Wednesday 14 August 2013

Discuss: #Hashtags in Music

Including hashtags in song lyrics/titles/videos is just blatant commercialism and forced marketing.


The often-derided Justin Bieber added fuel to the fire when his song "#thatpower" was released, which also had's involvement (whose recent album was called "#willpower"), and was certainly considered to be a somewhat tacky attempt to create a buzz. I'm not sure that he was the first to release a song with a hashtag as the title (the most likely contender appears to be Cobra Starship with "#1nite") but he's definitely one of the more well-known. Mariah Carey also jumped on the bandwagon this year with "#beautiful", a hashtag that was always frequently used anyway so may well have been a pointless choice.

Although not quite the same, last year the third album from the band Reverend & The Makers just used there Twitter account name as the title (@Reverend_Makers). Perhaps they just wanted to gain followers, but it could easily be argued that there was more than a little irony present: the band's music often takes shots at modern life and that could well have been just an extension of that.

Personally, I'm not entirely opposed to hashtags appearing in music videos, and people often tweet about particular songs they like or are listening to, so a provided hashtag for uniform use is convenient from a "social media" perspective as well as clearly smart marketing for the record company/artist/etc. I'd definitely welcome it being done in a more subtle manner though. A lot of TV programmes now flash up a hashtag at the start for those people feeling the need to post about it (Have I Got News For You was the first I noticed - #HIGNFY), so something like that seems perfectly fine to me. But many might say that it has become a little gratuitous of late.

Robin Thicke's video for "Blurred Lines" is definitely the current offender, with blatant hashtags throughout the video. Although again, arguably, this is somewhat tongue-in-cheek due to his name surprisingly trending earlier this year when people were comparing his music to a new release from Justin Timberlake: "Suit & Tie". The hashtag inclusion could well be a statement along the lines of, "This time... It is definitely me". And the overblown, full-screen nature of each word may well be laughing at its own presence.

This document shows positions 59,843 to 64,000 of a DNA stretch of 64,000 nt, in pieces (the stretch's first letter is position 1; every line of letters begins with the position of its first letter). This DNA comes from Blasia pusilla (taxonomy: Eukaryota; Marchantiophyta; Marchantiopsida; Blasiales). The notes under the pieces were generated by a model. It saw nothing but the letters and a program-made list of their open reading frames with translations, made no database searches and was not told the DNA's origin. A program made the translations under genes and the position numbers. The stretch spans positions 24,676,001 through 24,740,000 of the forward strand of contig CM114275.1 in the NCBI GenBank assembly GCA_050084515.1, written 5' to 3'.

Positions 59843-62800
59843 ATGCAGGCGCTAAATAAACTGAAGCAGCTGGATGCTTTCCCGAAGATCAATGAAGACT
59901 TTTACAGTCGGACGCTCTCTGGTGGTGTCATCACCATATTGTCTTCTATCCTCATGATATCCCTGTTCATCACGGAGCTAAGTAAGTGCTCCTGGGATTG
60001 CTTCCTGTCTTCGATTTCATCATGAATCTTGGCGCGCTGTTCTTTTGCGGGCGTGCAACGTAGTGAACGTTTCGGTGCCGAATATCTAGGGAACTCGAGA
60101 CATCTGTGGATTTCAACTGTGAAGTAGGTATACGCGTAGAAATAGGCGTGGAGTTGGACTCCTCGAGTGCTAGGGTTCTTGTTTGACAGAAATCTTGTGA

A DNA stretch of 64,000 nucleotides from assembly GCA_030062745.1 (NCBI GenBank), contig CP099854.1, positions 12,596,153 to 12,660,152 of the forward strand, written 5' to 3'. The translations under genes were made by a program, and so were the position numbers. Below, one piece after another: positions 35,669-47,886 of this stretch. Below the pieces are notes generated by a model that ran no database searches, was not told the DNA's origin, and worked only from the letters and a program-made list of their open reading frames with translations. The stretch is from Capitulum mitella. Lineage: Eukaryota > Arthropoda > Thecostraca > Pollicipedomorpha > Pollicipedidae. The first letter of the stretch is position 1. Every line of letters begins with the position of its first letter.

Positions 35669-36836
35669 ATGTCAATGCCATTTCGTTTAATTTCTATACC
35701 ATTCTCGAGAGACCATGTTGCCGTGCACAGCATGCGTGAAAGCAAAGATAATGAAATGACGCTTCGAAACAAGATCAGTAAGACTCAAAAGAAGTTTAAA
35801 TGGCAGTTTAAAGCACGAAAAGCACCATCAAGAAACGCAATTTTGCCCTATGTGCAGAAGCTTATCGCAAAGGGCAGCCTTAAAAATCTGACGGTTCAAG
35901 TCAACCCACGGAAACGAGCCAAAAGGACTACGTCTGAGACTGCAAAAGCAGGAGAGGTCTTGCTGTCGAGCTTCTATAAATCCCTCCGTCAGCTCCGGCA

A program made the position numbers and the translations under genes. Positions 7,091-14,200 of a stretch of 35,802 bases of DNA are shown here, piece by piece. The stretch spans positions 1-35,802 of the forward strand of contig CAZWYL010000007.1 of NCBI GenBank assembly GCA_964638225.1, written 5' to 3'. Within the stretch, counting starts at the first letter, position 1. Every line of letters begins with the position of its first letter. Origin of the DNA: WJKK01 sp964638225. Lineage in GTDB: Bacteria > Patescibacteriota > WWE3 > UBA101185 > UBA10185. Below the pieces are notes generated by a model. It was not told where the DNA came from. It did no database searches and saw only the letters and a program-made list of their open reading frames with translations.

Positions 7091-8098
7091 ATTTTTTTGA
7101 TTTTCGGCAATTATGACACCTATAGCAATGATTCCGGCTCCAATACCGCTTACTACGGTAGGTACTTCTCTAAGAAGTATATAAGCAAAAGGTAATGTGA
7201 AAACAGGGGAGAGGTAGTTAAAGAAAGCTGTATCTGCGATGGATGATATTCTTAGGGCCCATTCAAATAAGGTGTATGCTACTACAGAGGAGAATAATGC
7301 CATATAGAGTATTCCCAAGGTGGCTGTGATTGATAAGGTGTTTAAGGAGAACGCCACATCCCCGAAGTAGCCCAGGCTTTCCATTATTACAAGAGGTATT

I'm sure if some independent, home-recorded and self-funded artist stuffed a hashtag in their video or title in order to improve their chances at being spotted on social media then the tuts and sighs would be considerably less (although perhaps not entirely absent). But because the likes of Bieber and are already hugely successful and assumed to be wealthy, then their shameless self-promotion is more heavily frowned upon than the likes of Joe Bloggs doing acoustic sets in the local pubs every night in order to sell his record.

However, I have to admit that I do cringe a little whenever I see a song appear with the # in front of it, as it often comes across as purely an attempt to gain further exposure. An attempt that, in most cases, is rarely necessary. Furthermore, giving social media users something pre-defined to group their posts is probably not entirely necessary, as most are savvy enough to form their own just as effectively.

The latest single from Rizzle Kicks includes the line "hashtag trend" slotted within lyrics that take pot shots at the media, and modern consumption of it. In this instance, it is safe to say that the duo included the words as a knowing reference to this recent habit.

Perhaps it is outright, shameless promotion. It's forced, eager, and often smells of desperation, but the hashtag is also the fashion of current social media. Perhaps, given time, its use will die out as more popular sites start up, and those songs that include them will just feel dated. In the meantime, my preference would be that song titles are devoid of the hashtag, and videos keep things low-key.

What do you think?

1 comment:

  1. As a professional computer programmer, I would prefer if hashes would just leave the general population and return to us nerdy types.